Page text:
Freiberg city council enables the expansion of the HIF campus

The a majority of the Freiberg city council voted this week to sell 3.2 hectare to the State of Saxony to enable the expansion of the new HIF campus. Until 2030 up to 100 Mio Euros are planned to be invested into the area of the former research institute for processing (FIA) and to increase the number of employees from 140 to 350. Currently, the campus is undergoing constructions for the new metallurgy pilot plant. Another pilot plant as well as offices and labs will follow.
Foto: SULTAN video ©Copyright: Storyrunner

Waste of the past, streets of the future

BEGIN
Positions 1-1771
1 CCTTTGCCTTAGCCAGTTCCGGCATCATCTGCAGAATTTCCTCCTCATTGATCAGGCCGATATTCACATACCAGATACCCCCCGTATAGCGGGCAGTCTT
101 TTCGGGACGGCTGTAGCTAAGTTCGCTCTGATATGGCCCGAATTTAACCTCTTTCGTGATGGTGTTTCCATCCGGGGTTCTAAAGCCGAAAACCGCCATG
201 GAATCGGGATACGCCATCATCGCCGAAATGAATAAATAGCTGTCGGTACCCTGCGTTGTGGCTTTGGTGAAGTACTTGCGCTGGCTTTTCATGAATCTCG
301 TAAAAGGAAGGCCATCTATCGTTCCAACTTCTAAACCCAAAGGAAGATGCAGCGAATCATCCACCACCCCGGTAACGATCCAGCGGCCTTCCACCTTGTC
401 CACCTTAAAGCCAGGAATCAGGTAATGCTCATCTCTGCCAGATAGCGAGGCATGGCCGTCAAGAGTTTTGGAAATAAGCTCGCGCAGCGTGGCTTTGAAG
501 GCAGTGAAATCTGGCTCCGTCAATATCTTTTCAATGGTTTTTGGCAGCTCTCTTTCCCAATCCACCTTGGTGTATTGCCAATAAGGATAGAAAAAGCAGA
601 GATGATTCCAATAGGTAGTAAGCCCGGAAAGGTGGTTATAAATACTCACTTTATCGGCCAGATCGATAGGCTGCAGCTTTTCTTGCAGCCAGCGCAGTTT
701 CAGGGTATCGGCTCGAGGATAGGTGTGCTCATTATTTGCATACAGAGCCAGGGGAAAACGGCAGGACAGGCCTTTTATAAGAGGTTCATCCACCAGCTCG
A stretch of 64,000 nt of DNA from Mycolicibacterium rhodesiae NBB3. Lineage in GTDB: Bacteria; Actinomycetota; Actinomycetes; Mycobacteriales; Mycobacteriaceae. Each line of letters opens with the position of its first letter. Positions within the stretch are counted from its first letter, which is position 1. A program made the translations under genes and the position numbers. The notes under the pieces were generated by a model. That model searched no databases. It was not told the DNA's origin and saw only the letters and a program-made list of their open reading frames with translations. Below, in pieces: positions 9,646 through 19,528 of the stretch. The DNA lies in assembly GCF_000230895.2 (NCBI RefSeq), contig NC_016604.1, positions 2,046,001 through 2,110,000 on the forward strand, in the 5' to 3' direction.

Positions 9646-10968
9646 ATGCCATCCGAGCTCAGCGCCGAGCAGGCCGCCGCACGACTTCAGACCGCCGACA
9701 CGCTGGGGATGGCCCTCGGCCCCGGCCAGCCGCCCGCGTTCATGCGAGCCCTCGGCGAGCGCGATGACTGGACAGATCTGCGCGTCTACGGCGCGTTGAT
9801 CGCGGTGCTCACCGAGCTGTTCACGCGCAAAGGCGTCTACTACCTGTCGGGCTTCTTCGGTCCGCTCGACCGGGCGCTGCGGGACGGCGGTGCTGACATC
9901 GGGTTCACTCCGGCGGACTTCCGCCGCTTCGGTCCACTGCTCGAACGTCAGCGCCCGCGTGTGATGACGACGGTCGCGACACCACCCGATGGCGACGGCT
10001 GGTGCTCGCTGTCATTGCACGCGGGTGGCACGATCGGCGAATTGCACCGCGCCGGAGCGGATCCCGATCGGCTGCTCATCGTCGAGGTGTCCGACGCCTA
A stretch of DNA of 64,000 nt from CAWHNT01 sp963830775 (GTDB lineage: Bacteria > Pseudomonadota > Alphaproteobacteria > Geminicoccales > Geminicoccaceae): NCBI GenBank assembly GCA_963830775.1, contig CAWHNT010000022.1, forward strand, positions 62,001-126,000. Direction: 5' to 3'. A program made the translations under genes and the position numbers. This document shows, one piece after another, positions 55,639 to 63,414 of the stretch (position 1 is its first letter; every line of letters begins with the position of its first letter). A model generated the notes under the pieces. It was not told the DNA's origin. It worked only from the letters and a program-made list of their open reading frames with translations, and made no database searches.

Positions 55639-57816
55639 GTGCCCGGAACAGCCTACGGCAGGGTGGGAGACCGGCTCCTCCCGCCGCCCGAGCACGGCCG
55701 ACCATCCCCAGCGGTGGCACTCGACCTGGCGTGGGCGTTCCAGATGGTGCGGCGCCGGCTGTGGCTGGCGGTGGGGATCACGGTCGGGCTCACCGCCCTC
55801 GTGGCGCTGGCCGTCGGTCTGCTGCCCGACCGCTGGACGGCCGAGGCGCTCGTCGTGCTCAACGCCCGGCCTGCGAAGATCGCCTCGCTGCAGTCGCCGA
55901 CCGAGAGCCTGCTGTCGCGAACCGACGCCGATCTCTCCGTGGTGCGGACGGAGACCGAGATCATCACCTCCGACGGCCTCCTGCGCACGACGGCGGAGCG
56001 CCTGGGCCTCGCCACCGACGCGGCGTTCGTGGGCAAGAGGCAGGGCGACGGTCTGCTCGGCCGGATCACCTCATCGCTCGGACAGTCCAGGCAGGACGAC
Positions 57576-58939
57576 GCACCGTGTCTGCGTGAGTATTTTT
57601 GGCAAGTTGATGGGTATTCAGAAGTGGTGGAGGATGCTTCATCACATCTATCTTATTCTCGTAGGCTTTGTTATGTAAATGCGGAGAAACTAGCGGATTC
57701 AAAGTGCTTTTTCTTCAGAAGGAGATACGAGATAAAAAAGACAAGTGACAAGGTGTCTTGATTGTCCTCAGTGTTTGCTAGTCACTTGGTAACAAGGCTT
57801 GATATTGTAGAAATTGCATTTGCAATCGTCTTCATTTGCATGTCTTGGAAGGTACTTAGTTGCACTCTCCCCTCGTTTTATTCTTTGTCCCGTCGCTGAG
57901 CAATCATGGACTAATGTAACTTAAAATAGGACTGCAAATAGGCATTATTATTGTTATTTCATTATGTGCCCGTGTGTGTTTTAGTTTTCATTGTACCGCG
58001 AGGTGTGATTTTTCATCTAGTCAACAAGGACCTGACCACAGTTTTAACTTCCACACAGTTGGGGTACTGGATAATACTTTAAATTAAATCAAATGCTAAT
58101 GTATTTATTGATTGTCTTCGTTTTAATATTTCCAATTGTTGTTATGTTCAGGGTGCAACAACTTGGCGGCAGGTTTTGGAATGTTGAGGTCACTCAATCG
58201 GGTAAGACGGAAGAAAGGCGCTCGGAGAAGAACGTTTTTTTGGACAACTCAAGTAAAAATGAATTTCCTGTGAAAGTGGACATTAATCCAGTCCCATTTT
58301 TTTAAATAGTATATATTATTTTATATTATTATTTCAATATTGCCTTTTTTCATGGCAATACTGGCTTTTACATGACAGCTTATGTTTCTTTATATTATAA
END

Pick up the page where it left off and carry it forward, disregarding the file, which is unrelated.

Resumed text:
Recently, the European Training Network SULTAN has initiated its research on the reprocessing of tailings and the Helmholtz Institute Freiberg is part of it. To explain the research goals to a wide audience, the SULTAN team has just released its official video. In this animated video SULTAN Researcher Jillian Helser explains how the SULTAN target is to transform mining waste (tailings) into valuable products.
Foto: Spülhalde Davidschacht Freiberg ©Copyright: SAXONIA Standortverwertungs- und -verwaltungsgesellschaft mbH

An environmental burden today, a resource for tomorrow